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FEBRUARY 7, 2009   

That's entertainment

Laurie Anderson

Detail of Laurie Anderson concert ticketThe Laurie Anderson live show Burning Leaves was quite an experience. She came onto a stage that was empty except for small candles scattered across the floor and a keyboard, laptop and two amps in the center. Spotlights highlighted her at center stage, their beams made visible by a light curtain of smoke (burning leaves?). Other than an occasional variation in the color or number of spotlights, that's all there was to see.

For an hour and half she stood and talked. Mostly about her life, which sounds as far from the typical as one could get and still be considered sane. From breaking her back as a child by impulsively trying a flip off a diving board to hitch-hiking alone to the north pole to recently getting a job at McDonald's to see what it's like.

The audience—close to a thousand of us—was mesmerized by her voice and her presence. At times she electronically altered the sound to be deep and masculine, and I had to keep reminding myself that it was the same person. Once in a while she accompanied herself with haunting notes on a violin.

The stories she told went from fable to matter-of-fact, separated only by a pause of a few seconds, a lighting change, and a different electronic background track. No introductions or explanations were offered or needed.

How were they connected? Were they true? What's her point? These questions came and went in my mind, as I'm sure they did in others'.

I've decided it doesn't matter. The evening was a gripping encounter with someone who deliberately opens herself to all sort of experiences and then shares her tales with the rest of us who only dream of being so daring.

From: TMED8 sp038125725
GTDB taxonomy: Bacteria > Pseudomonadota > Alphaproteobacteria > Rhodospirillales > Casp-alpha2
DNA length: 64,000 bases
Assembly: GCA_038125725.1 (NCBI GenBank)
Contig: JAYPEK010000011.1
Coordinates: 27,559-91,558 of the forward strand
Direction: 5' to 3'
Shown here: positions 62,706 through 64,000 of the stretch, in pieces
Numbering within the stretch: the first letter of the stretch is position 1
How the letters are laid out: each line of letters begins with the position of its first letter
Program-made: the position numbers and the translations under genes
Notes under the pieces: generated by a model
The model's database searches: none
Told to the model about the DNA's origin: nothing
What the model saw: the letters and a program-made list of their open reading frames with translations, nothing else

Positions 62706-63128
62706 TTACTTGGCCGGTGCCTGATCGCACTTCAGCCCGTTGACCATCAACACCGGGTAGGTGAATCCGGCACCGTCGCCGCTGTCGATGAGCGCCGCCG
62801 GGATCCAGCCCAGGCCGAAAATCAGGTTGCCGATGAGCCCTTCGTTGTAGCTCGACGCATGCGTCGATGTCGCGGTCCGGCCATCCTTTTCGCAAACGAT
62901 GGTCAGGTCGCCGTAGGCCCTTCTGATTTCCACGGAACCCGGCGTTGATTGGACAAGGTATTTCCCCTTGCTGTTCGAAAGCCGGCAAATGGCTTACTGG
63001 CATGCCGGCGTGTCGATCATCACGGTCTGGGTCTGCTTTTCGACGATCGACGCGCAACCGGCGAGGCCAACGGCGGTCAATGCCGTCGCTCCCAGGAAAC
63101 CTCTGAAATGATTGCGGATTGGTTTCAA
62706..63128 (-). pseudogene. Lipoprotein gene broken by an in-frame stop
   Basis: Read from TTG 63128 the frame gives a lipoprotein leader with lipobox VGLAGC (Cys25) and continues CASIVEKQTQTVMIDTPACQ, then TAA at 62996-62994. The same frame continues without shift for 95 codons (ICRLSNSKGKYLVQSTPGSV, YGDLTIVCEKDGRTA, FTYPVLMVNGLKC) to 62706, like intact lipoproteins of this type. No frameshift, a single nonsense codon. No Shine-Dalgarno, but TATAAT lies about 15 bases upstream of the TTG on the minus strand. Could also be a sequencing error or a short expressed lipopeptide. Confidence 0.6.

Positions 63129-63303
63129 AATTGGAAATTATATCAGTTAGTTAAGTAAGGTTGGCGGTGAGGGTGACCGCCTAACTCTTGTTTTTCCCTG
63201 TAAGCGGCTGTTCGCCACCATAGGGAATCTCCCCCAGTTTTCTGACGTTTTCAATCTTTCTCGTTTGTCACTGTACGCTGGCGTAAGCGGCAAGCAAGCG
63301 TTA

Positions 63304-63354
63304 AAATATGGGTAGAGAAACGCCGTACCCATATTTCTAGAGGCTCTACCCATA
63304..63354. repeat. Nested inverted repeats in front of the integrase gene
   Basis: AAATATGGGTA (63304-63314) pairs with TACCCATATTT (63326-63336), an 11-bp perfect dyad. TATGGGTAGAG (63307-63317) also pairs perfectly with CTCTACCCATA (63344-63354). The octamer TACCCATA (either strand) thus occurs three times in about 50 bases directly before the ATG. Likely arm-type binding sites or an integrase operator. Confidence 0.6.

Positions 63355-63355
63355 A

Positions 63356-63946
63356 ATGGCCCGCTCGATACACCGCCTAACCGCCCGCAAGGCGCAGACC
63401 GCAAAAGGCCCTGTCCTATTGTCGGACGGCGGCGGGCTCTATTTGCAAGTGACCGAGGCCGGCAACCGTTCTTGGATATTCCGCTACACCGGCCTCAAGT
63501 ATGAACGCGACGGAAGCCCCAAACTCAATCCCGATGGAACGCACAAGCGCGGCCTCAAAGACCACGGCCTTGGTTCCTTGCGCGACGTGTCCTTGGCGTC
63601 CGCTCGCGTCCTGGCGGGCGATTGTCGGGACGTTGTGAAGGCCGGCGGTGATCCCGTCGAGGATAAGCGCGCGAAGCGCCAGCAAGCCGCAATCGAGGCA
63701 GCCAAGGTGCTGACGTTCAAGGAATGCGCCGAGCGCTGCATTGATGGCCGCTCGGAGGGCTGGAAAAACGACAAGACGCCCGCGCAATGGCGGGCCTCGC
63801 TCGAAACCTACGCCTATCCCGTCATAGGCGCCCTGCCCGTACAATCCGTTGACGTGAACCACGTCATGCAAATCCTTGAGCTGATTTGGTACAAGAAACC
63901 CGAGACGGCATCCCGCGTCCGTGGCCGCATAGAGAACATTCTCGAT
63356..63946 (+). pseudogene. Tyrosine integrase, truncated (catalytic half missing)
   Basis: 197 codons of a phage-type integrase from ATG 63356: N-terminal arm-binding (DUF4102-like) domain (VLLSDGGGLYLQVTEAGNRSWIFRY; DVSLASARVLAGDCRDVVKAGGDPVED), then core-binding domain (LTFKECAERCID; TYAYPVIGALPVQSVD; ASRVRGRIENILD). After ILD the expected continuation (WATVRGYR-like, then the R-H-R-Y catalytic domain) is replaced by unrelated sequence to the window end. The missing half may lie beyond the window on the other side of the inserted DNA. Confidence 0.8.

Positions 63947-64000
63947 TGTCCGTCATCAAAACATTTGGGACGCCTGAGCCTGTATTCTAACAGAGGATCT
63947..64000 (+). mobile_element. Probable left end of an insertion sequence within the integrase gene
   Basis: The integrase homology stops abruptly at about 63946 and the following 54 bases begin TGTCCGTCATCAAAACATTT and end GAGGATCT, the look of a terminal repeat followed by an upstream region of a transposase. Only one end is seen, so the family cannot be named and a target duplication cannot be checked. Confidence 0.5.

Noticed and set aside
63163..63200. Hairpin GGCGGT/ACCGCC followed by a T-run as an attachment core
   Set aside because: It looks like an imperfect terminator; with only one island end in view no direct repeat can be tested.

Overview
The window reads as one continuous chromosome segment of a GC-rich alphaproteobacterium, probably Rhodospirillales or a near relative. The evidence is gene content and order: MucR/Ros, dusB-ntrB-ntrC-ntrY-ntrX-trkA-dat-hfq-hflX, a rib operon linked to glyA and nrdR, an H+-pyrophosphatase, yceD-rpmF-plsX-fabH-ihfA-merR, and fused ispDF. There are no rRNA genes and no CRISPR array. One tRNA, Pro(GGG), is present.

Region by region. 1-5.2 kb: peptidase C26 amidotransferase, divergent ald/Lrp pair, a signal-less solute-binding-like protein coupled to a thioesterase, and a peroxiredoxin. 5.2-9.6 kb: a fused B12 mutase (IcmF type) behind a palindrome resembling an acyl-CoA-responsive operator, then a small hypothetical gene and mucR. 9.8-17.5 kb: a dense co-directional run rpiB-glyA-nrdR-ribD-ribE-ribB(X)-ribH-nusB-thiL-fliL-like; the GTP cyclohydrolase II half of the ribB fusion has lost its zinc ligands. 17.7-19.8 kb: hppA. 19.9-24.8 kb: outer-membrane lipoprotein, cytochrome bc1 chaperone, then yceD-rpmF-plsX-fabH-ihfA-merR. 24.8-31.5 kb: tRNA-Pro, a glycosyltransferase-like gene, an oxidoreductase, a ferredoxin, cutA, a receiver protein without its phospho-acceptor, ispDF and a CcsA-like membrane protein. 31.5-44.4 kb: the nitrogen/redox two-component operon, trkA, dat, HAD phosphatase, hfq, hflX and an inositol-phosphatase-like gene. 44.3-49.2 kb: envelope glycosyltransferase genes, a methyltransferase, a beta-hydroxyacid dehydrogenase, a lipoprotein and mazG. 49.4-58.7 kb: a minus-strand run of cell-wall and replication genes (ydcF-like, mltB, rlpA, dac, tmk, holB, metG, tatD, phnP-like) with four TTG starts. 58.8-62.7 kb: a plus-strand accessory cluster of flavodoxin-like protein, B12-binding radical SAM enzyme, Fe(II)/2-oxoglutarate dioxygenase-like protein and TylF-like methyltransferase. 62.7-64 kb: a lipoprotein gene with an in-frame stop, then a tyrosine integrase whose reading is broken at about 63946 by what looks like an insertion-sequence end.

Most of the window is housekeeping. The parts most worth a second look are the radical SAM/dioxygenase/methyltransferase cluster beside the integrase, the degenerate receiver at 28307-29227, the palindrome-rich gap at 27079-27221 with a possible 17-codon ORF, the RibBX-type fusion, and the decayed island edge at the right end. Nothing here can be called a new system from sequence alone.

Vicky Christina Barcelona

Since the Laurie Anderson show ended fairly early we had time to watch one of our Netflix DVDs when we got home. We chose Vicky Christina Barcelona, Woody Allen's latest, partly because Barcelona is one of those cities we've visited and would love to return to. The film gives you a glimpse of many of the city's memorable sights, especially several of Gaudi's architectural highlights, but not enough.

Architecture aside it's a light romance, a story all about sex and love told in an almost puritanical way. For a plot whose central element is the seduction of two American tourists by a Spanish painter, leading to a menage-a-trois with his ex-wife, it's oddly non-sensual.

Here are some of the film's plot keywords from the Internet Movie Database:

  • Lesbianism
  • Friendship
  • Ménage À Trois
  • Group Sex
  • Lesbian Kiss
  • Affair
  • Sex
  • Beautiful Woman
  • Bisexual
  • Infidelity
  • Threesome
  • Wine

Steamy stuff, huh? Yet the resulting movie is rated PG-13 for its mature theme only. There is very little skin shown, the sex is all off-camera and the language is cleaner than what you'd hear in the average junior high schoolyard.

Do I sound disappointed? Well, OK, maybe a little. But I still enjoyed the film for what it is, despite what it isn't.

Girl Talk

Girl Talk album artworkAnd moving right into a music recommendation, Feed the Animals by Girl Talk is right now going into my car for today's road trip to Dayton.

Girl Talk is Gregg Gillis, a guy from PIttsburgh who studied Biomedical Engineering at Case Western Reserve University. He's now a DJ who creates high-energy mashups combining modern hiphop with rock classics. You have to like hiphop with its R-rated language and mature themes but don't need to be a fan of Classic Rock to enjoy Girl Talk.

You can hear him on MySpace and his album is a pay-what-you-want download. Give it a listen.

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